Search
  • Environmental Health Project

Personal Narrative: Karen Gdula



In the early morning hours of September 10, 2018, the residents of Ivy Lane in Beaver County, PA, went about their business as usual — sleeping, getting ready for work, reading the news. But around 5 a.m. the neighborhood would be changed forever when a gathering pipeline for natural gas and natural gas liquids in the hillside behind their block exploded.


When Karen Gdula’s neighbor called 911, she had to convince the operator that it was a pipeline that had exploded. Karen's neighbor stepped outside to get a better idea of the size of the fire against the lit-up sky, and through the phone the operator could hear the roar of the explosion. Karen notes that this came as a shock to everyone: “None of us knew about this pipeline being charged — having gas flowing through it — and that included our first responders, the police, the firefighters.”


Emergency responders arrived and told the residents of Ivy Lane to evacuate. When they were finally allowed to return to their homes after the explosion, they found charred cars, demolished trees, and one house reduced to ashes. To make matters worse, their small cul-de-sac became a high-traffic site for news reporters and curious civilians.


Karen grew up on Ivy Lane and had worked for a company that supplied safety equipment to the oil and gas industry. She was familiar with the systems used to monitor and shut down pipelines. There was even another pipeline beyond her backyard (now abandoned) that had been there since she was a child. She never imagined something like this could happen: “I thought to myself, ‘Fifty years since I was a child. This has to be safe.’ And [the explosion] proved that it wasn’t.”


The breaking of the pipe was blamed on a landslide that had occurred after three days of heavy rain, but Karen saw the rain as a blessing, too. “God was with us” — that heavy rain kept the forest wet, which slowed down some of the flames, and a shift in the wind that morning kept the flames from heading for the houses.


In the summer of 2017, life at Ivy Lane had become even further complicated. Karen had answered a knock at her door from a man asking to survey her land — in addition to the Energy Transfer (ET) pipeline that would soon explode, a National Fuel (NF) pipeline would be coming to the neighborhood beyond her property line.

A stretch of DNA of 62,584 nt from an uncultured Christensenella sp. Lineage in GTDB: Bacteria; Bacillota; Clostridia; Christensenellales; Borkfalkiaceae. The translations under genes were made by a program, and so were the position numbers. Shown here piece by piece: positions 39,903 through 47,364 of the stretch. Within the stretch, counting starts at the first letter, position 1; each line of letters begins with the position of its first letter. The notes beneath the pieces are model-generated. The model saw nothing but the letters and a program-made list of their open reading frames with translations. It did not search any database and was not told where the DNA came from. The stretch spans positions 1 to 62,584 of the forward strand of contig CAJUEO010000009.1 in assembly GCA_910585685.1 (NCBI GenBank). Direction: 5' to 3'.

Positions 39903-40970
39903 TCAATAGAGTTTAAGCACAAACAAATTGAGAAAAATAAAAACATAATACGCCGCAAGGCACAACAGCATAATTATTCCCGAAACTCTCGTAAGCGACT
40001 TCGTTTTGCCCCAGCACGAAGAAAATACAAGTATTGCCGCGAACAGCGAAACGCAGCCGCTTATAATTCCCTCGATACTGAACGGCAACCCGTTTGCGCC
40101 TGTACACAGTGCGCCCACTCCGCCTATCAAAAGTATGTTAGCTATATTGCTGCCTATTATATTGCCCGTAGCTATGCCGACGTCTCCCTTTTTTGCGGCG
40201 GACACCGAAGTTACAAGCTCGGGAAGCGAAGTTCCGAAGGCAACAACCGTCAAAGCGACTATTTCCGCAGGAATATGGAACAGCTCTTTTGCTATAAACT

National Fuel was able to claim eminent domain as a Federal Energy Regulatory Commission (FERC) pipeline, and the pipeline was built in two different neighborhoods, only 30 feet from people’s houses. When asked if she’d ever considered moving — now that she’s surrounded by pipelines — Karen asked where she could go: “We do believe that with this whole Marcellus build-out, there are going to be more pipelines through Beaver County.”


Karen says that her neighborhood is all for progress. The residents understand that the pipelines won’t stop coming — but they, more than anyone else, also understand that safety needs to be the biggest priority. Ideally, she says, the pipelines should be built further away from homes, and there should be open communication with homeowners.


After the explosion and the introduction of yet another pipeline company into their small community, Karen and her Ivy Lane neighbors started attending Center Township supervisors meetings. They wanted to be aware of what was going on beyond their backyards: “We asked the supervisors for open transparency, to have representatives from both pipelines at those meetings so we could ask questions and be aware of what’s happening.”


Immediately after the explosion, the first issue Ivy Lane tackled was the high-traffic site their small lane had become. Before the explosion, the children in the neighborhood were used to playing on the small road. Afterwards, however, the street was clogged with press, construction vehicles, and curiosity seekers. Energy Transfer put security guards and cones outside the driveways to homes where the explosion occurred. The neighborhood raised concerns and asked ET to move the cones further up the road to block traffic. The company listened, and security kept curiosity seekers and media from clogging the lane for two months.


Ivy Lane also spoke up about the depth of the NF pipeline being built. They were concerned about two pipelines crossing — especially when one had already exploded. Pipelines are required to be only three feet deep, and the bottom pipeline (when two cross) only needs to be seven feet deep. Karen and her neighbors were worried, and at the supervisors meetings, they asked both pipeline companies if they could go deeper. NF ended up going 20 feet deep, and Karen says she and her neighbors are “ecstatic.”


Energy Transfer also listened to Ivy Lane’s comments about noise. In December of 2018, ET used helicopters to drop hydroseed and hydro-mulch in order to stabilize the earth. For all of December, the noise level was up and down, and there were even helicopters flying overhead on Christmas Eve. Karen says that her neighbors were very unhappy — “People just wanted some sense of normalcy for the holiday.” In December of 2019, however, after listening to Ivy Laners, ET made sure to get all equipment and contractors out of the area before the week of Christmas. Karen and her neighbors “did have the nice, peaceful Christmas in 2019 that [they] did not get in 2018.”


Karen emphasizes the need for open communication — “We raised our voices. We did it nicely, we didn’t yell, we didn’t scream. We asked for help, and [the pipeline companies] did listen to us.”